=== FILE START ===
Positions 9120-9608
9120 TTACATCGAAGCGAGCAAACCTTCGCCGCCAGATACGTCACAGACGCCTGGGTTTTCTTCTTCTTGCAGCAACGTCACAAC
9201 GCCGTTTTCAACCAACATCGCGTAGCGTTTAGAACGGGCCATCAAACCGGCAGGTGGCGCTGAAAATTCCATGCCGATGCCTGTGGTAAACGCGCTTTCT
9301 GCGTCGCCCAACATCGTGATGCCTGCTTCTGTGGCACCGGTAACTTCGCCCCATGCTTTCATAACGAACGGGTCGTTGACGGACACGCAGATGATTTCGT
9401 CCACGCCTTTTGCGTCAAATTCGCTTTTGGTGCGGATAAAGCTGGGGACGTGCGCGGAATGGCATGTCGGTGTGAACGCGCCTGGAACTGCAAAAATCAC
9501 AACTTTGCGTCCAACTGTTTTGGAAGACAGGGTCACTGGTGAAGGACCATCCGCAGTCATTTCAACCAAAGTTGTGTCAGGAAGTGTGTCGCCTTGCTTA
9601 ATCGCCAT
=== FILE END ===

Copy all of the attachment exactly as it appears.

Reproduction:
Positions 9120-9608
9120 TTACATCGAAGCGAGCAAACCTTCGCCGCCAGATACGTCACAGACGCCTGGGTTTTCTTCTTCTTGCAGCAACGTCACAAC
9201 GCCGTTTTCAACCAACATCGCGTAGCGTTTAGAACGGGCCATCAAACCGGCAGGTGGCGCTGAAAATTCCATGCCGATGCCTGTGGTAAACGCGCTTTCT
9301 GCGTCGCCCAACATCGTGATGCCTGCTTCTGTGGCACCGGTAACTTCGCCCCATGCTTTCATAACGAACGGGTCGTTGACGGACACGCAGATGATTTCGT
9401 CCACGCCTTTTGCGTCAAATTCGCTTTTGGTGCGGATAAAGCTGGGGACGTGCGCGGAATGGCATGTCGGTGTGAACGCGCCTGGAACTGCAAAAATCAC
9501 AACTTTGCGTCCAACTGTTTTGGAAGACAGGGTCACTGGTGAAGGACCATCCGCAGTCATTTCAACCAAAGTTGTGTCAGGAAGTGTGTCGCCTTGCTTA
9601 ATCGCCAT